Effect of foster care on language learning: Findings from the Bucharest Early Intervention program
Post written by Jennifer Windsor, University of Minnesota, USA based on an article from the latest issue of Journal of Child Language
Many young children live in institutional and orphanage care across the world. Children’s language skills may be substantially affected if that care involves a very poor physical and social environment, although the adverse effects may be reduced when children move to a more enriched environment. One of the key questions has been how the age at which children are placed in a more nurturing environment after sub-optimal institutional care affects their short- and long-term language skills. The answer to this question has significant implications for understanding child development and also for framing early intervention services for young children.
The Bucharest Early Intervention Project is a randomized controlled study of the effects of high-quality foster care on the development of children who have experienced sub-optimal institutional care. The researchers previously have shown that children placed in foster care by age 2 years have substantially stronger preschool language outcomes than both children placed after age 2 and children who remain in institutional care. On the other hand, children placed in foster care by 15 months have language skills equivalent to children living in the same community who have never received institutional care.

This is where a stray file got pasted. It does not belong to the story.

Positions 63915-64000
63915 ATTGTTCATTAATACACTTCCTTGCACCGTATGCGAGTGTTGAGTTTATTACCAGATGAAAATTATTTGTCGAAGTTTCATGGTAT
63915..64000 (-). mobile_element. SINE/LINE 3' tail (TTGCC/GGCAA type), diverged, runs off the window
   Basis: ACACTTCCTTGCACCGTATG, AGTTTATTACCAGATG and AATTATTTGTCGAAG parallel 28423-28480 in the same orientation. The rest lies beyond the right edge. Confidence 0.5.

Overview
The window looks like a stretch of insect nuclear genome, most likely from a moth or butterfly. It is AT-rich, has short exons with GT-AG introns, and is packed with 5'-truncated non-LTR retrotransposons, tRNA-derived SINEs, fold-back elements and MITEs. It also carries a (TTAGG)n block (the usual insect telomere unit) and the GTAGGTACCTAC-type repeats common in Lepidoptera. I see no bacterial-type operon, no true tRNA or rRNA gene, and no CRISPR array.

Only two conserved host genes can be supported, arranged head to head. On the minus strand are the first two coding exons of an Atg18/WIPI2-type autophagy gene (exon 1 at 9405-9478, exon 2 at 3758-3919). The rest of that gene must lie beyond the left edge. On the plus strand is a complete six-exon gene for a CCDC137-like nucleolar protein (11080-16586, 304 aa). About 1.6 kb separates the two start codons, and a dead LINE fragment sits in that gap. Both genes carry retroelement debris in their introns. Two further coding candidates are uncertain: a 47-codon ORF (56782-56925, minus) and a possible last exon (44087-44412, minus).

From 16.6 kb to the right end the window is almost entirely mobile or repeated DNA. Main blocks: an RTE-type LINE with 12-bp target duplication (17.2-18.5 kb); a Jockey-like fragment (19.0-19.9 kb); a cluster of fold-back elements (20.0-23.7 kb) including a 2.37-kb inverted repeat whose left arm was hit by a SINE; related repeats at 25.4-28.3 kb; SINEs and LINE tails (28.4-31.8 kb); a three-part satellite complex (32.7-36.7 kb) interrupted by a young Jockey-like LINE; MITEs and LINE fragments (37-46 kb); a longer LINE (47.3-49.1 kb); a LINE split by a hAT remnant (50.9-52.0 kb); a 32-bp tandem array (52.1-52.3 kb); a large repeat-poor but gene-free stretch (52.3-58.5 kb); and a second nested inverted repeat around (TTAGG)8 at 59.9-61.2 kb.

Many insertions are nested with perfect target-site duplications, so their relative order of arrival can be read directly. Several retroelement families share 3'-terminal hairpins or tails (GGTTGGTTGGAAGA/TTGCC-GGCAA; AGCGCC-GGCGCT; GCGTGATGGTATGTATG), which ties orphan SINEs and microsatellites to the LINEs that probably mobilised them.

This study reports on school-age language outcomes for the children, when they were 8 years of age and now living in a range of different care environments. One hundred and five children took part in the study, 54 originally assigned to foster care and 51 originally assigned to continued institutional care. Even though current placements varied, the effects of early institutional care were marked. Children originally in foster care had longer sentences and stronger sentence repetition and written word identification than the children who remained in institutional care during their early lives. Children placed in foster care by age 2 had significant advantages in vocabulary and word identification. As when they were preschoolers; children placed by 15 months had equivalent language skills to other typically developing children in their community. The study shows the continuing adverse effects of early poor institutional care on later language development. It also highlights the key importance of early placement in an enriched environment for robust language skills.